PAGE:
Analyzing the Potential Motives of the Whispering Hillock

If freeing the spirit leads to such destruction, its sincerity and motives come into question. Are its promises simply manipulation to gain freedom? Consider what experts and Witcher scholars speculate:

"The Hillock spirit is not actually concerned with saving anyone – it simply wants revenge on the Ladies who imprisoned it." (Witcher Wiki)

"The spirit is willing to sacrifice human lives to further its own ends. It is an inhuman force." (Polygon)

"This is a creature of pure chaos and malice. Its wrath could be catastrophic." (GameRant)

Based on this analysis, it seems unwise to take the spirit‘s claims about protecting the orphans at face value. It likely prioritizes its own freedom and vengeance over human life. While its rage against the crones is understandable, unleashing it to pursue that vengeance comes at too high a moral cost.

What Happens If You Refuse to Free the Spirit?

Alternatively, Geralt can refuse the ritual and directly engage the spirit in combat rather than unleashing it. What happens if the Whispering Hillock is killed instead of freed?

Downwarren Village is Spared

With the spirit trapped under the tree, the nearby village of Downwarren remains completely unharmed. No innocents have to die for your choice.

The Orphans Meet a Grim Fate

Sadly, the lost children in the swamps fall victim to the Ladies of the Wood without the spirit‘s protection. This is an unfortunate trade-off, but likely better than mass destruction.

Anna Can Potentially be Freed

With the orphans gone, the crones still curse Anna. However, Geralt now has the chance to eventually lift this curse by retrieving her doll, returning her to human form. This at least provides the possibility of reuniting Anna and the Baron, saving both.

So in summary, this resolution prioritizes minimizing casualties over saving select individuals. Cold, but arguably more ethical than the spirit‘s rampage. Either way, difficult sacrifices must be made.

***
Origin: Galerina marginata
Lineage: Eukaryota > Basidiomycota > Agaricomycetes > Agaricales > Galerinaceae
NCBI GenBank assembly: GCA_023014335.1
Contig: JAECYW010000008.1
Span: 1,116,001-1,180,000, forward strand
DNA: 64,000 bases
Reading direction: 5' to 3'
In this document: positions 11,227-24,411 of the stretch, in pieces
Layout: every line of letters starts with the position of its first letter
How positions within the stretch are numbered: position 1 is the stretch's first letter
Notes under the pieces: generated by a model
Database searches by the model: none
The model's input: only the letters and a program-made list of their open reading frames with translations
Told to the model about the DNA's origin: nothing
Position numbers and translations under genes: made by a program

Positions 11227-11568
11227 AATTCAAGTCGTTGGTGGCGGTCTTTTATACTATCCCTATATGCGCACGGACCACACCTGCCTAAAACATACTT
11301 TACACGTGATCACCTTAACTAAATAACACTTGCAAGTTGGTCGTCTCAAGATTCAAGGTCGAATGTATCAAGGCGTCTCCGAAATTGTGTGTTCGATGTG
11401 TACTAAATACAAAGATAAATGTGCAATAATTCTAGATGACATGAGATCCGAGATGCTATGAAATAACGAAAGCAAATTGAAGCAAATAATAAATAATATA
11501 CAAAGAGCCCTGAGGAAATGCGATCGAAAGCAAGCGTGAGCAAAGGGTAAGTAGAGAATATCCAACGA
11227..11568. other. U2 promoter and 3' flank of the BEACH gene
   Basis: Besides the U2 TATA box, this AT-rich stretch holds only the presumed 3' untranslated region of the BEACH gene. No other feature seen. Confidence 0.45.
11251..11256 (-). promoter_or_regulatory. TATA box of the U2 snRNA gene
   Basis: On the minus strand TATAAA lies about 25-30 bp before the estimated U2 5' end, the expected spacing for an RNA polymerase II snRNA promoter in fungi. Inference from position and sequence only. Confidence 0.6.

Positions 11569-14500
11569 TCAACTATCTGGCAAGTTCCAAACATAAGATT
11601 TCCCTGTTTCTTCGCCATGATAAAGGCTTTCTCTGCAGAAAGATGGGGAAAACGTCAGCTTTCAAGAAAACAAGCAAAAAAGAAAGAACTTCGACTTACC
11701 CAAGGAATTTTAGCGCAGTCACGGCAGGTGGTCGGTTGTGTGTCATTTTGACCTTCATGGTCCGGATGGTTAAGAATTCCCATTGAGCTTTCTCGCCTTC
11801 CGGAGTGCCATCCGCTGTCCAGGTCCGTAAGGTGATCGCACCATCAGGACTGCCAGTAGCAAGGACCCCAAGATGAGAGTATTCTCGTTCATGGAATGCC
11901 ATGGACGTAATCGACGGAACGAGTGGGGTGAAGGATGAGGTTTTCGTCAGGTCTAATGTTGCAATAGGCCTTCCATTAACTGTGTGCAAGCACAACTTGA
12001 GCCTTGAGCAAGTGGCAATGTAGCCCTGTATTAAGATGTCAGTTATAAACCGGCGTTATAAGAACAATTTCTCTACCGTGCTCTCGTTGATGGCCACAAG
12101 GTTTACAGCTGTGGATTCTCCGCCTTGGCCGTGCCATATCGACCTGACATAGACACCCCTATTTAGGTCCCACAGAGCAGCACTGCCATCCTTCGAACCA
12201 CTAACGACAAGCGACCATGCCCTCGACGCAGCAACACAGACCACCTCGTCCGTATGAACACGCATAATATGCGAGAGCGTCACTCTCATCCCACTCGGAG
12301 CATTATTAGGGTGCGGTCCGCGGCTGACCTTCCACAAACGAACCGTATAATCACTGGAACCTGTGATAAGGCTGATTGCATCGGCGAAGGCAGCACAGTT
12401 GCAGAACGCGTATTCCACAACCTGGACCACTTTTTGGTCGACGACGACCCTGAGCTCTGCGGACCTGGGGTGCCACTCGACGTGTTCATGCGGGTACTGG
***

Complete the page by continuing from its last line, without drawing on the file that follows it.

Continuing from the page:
There Are No Perfect Happy Endings Here…

As this analysis shows, neither choice in dealing with the Whispering Hillock leads to a fully "good" outcome. There are only options that minimize harm as much as possible. As a player and moral person, that can feel frustrating and bleak!

We want to roleplay the noble hero, but sometimes that‘s impossible, especially in the cruel world of The Witcher. This quest forces you to face hard truths about utilitarian ethics – would you doom some to save others? Or protect the many by sacrificing the few?

This lose-lose scenario brilliantly captures the dark dilemmas Geralt often faces on The Path. But that doesn‘t make your decision any easier…

Tricking the Spirit – A Risky Third Option

If directly killing or unleashing the spirit seems too immoral, there is an alternative method that dodges confrontation: fooling the spirit into thinking you‘ll free it without completing the ritual.

This allows you to avoid actually releasing (or killing) the creature. But the outcomes remain largely the same:

  • The spirit stays trapped under the tree

  • The orphans likely still perish in the swamps

  • Anna is cursed by the Ladies without the orphans

  • Downwarren village remains safe

So in truth this option just delays conflict with the spirit while solving little. You may gain some moral compromise, but the people involved still suffer similar fates. Use this route only if you‘re truly paralyzed between the first two!

Making Your Choice: Survival or Morality?

After reading this exhaustive guide, you‘re now fully prepared to ponder the Whispering Hillock‘s offer and make your decision when the fateful moment arrives. To summarize the key outcomes:

DecisionOrphans Saved?Downwarren Spared?Baron & Anna Survive?
Free SpiritYesNoUnlikely
Kill SpiritNoYesPossible
Trick SpiritNoYesMaybe

As you weigh these results, ask yourself:

  • Do you prioritize saving a few select innocents (the orphans) over the lives of many (the villagers)?

  • Is unleashing an ancient and murderous force worth any moral cost if it opposes greater evil (the crones)?

  • Are the spirit‘s unknown motivations too risky to trust with such power?

  • Does the chance to redeem the Baron and his wife impact your sympathies?

It comes down to cold calculation versus idealism. As Geralt, who has his own loved ones to protect back home, I‘m partial to the practical route that preserves more overall lives. But your priorities may differ!

There‘s no right answer here, only shades of gray. All I can do is present the context to inform your beliefs. However you approach this dilemma, I hope you found my insights helpful before choosing whether or not to free the Whispering Hillock.

Now, off on your way down The Path once more. Stay vigilant, Witcher!



Michael Reddy is a tech enthusiast, entertainment buff, and avid traveler who loves exploring Linux and sharing unique insights with readers.